What divides the justices of the Supreme Court in a number of contemporary cases involving speech at the core of the First Amendment? The near uniformity of vision that sparked the Court's renovation of libel law in New York Times Co. v. Sullivan1 in the 1960s, its barricade against prior restraint in the 1970s,2 and its philosophy of openness in the access-to-court cases of the 1980s and 1990s3 has fragmented dramatically, yet the sources ofthe Court's intellectual divisions over free speech are strangely elusive. A debate is in full force, but it is barely audible - or composed in a hidden language. So the question is: Halfway through the first decade of a new century, "Where do we find ourselves?"4 What accounts for the 7-2 split in Mclntyre v. Ohio Elections Commission,5 where a citizen successfully invoked the First Amendment to avoid penalties for distributing anonymous handbills in violation of state law? And what differences prompted the Court's 6-3 split in Bartnicki v. Vopper,6 where a radio host escaped liability for broadcasting an intercepted cell phone conversation? Why did the Court divide 5-4 in Republican Party of Minnesota v. White,1 where the majority upheld a judicial candidate's claim that state limitations on campaign comments violated his freedom of speech? And did the differences in these cases have any bearing on those in McConnell v. Federal Election Commission,8 where another 5-4 configuration upheld limitations on issue advocacy in federal campaigns?
Some might shrug off the questions, attributing disagreements on the Court to ideology and isolating a "liberal" understanding of free speech and a "conservative" rejoinder. But political tags are not necessarily illuminating in speech cases. Consider, for example, Hurley v. Irish- American Gay, Lesbian & Bisexual Group of Boston, Inc.9 where the Court ruled without dissent that a St. Patrick's Day parade is a "form of expression"10 and that private organizers have a First Amendment right to exclude would-be participants who wish to convey a message (in that case, a message about sexual orientation) different from the organizers' own.11 Ideology, sexual or otherwise, seemed a non-factor. Still, even if Hurley confounds explanation-by-ideology, what are we to make of the groupings of justices in the four cases before us - Mclntyre, Bartnicki, White, and McConnell! Justices considered left-of-center tended to vote together in those cases, as did justices considered right-of-center, but the significance of the groupings is murky at best. Neither bloc aligned consistently with pro- or anti-speech results: Justices in the left-of-center bloc voted against the speech-based challenges in McConnell and White, but for speech-based challenges in Bartnicki and Mclntyre, and justices in the other bloc followed the opposite course (although Justice Thomas deserted his bloc in Mclntyre). Moreover, even within blocs, justices often filed separate opinions. For example, Iustice Breyer concurred with the left-of-center justices in Bartnicki but on far narrower grounds, and Justice Kennedy concurred with the right-of-center justices in White, but on far broader grounds. And Justice O'Connor, after joining Justice Breyer's rationale in Bartnicki, filed a concurrence with the right-of-center bloc in White before migrating to the left-of-center bloc in McConnell.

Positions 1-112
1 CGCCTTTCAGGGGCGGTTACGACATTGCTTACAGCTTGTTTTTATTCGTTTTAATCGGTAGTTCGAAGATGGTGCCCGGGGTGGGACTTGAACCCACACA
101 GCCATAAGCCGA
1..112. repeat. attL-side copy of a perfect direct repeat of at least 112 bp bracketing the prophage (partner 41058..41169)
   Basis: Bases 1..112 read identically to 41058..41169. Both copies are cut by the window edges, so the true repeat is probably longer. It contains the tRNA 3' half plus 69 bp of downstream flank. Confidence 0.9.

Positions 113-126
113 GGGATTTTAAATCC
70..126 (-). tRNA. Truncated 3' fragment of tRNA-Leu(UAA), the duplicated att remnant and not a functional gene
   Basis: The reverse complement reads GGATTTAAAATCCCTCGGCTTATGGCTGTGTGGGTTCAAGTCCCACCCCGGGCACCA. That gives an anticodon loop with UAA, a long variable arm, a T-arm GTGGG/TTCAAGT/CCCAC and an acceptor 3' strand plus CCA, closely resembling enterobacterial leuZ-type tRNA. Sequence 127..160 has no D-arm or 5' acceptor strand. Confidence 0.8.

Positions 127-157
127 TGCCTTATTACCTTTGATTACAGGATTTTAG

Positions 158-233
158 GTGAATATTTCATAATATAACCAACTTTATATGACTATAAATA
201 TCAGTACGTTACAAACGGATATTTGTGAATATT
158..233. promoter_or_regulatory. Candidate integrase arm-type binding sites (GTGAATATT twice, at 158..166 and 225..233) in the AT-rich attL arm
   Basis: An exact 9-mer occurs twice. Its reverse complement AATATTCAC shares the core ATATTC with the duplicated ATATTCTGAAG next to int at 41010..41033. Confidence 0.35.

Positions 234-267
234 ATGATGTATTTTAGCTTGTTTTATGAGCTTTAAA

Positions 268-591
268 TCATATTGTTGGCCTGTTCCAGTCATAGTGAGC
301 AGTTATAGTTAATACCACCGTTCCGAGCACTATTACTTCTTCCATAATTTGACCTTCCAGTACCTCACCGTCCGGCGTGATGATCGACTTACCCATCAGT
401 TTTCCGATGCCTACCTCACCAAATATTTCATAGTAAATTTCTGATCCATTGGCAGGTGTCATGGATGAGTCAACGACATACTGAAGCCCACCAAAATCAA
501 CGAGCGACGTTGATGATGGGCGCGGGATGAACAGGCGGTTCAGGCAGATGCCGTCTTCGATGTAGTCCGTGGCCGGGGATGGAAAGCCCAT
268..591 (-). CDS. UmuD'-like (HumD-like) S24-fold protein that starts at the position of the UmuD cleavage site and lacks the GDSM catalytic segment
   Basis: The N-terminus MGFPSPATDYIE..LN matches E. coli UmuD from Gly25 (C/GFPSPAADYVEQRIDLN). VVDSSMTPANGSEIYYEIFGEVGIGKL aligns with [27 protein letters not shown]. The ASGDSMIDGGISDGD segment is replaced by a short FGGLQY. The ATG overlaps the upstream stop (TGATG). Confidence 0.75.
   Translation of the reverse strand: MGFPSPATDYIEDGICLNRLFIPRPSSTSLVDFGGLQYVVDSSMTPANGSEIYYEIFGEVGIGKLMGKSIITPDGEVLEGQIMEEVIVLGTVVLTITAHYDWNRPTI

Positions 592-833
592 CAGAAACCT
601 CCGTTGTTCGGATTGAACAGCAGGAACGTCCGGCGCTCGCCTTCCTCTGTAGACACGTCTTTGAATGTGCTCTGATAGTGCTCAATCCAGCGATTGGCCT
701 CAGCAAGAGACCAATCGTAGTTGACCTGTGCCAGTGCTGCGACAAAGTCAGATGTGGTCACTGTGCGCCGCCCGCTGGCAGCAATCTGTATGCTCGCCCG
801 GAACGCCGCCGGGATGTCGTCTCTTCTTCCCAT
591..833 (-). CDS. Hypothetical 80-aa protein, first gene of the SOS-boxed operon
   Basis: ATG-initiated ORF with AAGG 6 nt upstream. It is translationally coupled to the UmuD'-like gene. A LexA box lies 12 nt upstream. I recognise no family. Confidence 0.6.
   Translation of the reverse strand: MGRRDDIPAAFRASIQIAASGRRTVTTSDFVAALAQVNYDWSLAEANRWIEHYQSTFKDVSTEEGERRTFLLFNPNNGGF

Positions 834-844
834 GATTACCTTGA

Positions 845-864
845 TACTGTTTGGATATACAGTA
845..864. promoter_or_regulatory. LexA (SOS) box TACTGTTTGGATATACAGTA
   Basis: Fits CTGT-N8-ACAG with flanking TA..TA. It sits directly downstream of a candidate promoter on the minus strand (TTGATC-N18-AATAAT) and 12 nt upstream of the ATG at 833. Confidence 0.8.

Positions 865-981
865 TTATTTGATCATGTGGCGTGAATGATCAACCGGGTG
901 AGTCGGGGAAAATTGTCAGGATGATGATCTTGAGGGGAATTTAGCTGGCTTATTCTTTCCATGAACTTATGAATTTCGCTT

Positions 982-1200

Can doctrine explain what ideology cannot? Each of the four cases was a battle over the meaning of precedent and the choice and application of legal tests, perhaps illustrating Justice Scalia' s point that an abundance of doctrinal categories in First Amendment jurisprudence has led to "disuniformity" of analysis, even to "ineffable" calculations in individual cases.12 But is doctrinal haggling the best explanation we can venture for divisions in these cases? Surely that question points to the further problem of what drives a justice's choice of frameworks. For this, we must examine what Ronald Dworkin has called the judge' s sense of "some overall point purpose to the Amendment's abstract guarantee of 'freedom of speech or of the press. …